But regardless of what happens with gay marriage in the UK and US and elsewhere, my main concern would be that pastors would have the choice to not marry gay couples. And in some places that is already starting to become not acceptable. I see a day coming when I could be fined or thrown in prison for not marrying a gay couple, because it’s supposedly discrimination. We aren’t there yet for the most part, but that certainly seems to be the direction we are going. That is what I fear. There are certainly churches out there that try to be too controlling of what people do in society. But on the other hand, there are a lot of people out there that want to control what the church can and cannot do or what it should have to do. The Church is losing more and more of its rights.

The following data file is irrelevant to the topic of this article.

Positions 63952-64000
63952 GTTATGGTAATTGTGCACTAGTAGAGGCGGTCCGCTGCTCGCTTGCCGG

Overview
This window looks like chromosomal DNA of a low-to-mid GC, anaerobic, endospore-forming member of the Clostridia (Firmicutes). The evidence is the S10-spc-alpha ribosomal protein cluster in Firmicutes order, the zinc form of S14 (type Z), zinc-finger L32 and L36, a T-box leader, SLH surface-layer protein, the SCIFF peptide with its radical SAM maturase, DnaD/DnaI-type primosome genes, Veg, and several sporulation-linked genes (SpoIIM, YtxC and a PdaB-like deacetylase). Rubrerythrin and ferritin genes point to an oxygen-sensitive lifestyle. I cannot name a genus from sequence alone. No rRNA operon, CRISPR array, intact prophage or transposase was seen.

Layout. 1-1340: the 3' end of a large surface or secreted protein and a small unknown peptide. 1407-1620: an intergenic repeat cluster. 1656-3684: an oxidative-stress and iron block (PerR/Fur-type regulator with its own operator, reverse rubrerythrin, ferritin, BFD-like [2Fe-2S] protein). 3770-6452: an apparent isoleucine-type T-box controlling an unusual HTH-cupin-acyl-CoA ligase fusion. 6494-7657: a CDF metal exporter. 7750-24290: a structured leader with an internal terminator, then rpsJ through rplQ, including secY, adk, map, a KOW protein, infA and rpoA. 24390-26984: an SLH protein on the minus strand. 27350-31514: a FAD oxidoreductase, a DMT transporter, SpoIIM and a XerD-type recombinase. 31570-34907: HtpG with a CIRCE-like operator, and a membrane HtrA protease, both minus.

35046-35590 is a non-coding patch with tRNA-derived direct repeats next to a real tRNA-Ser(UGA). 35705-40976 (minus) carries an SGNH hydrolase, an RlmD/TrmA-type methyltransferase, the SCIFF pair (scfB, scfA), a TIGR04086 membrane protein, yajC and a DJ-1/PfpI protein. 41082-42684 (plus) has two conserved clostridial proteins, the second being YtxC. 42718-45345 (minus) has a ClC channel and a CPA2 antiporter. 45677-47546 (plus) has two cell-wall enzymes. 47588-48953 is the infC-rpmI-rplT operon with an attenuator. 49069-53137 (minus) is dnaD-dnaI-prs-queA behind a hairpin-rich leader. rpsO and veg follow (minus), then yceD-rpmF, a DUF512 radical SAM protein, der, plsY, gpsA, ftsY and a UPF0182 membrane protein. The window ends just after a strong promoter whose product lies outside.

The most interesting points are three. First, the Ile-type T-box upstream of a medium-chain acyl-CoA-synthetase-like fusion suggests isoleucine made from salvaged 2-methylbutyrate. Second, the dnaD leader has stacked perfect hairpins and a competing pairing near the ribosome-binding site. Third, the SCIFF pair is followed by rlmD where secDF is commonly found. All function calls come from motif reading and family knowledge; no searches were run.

1. I have no problem with a church refusing to marry gay couples.

      The point of my post was really the fact that the church was trying to impose its will on people, as it always does. My problem with the whole fiasco is that the church “conveniently” left out the vital detail that they are not actually going to be forced to marry gay couples. Choosing instead to make it appear that this would be the case … of course the parishioners would be sufficiently outraged, although one would hope that they saw the error of their ways when the full truth came out. The whole thing was nothing more than a convoluted attempt to gain as much publicity as they could – and of course the tabloid press duly obliged.

      Why is gay marriage such a problem anyway? Why should gay people be treated any different … preventing them from marrying in the same way as a heterosexual couple is surely telling them that they are some how different to the rest of society and, as such, should be prevented from publicly announcing their love for one another. How is that conducive to a society that supposedly prides itself on being accepting of all people? Quite simply it doesn’t and nothing anyone says will change that.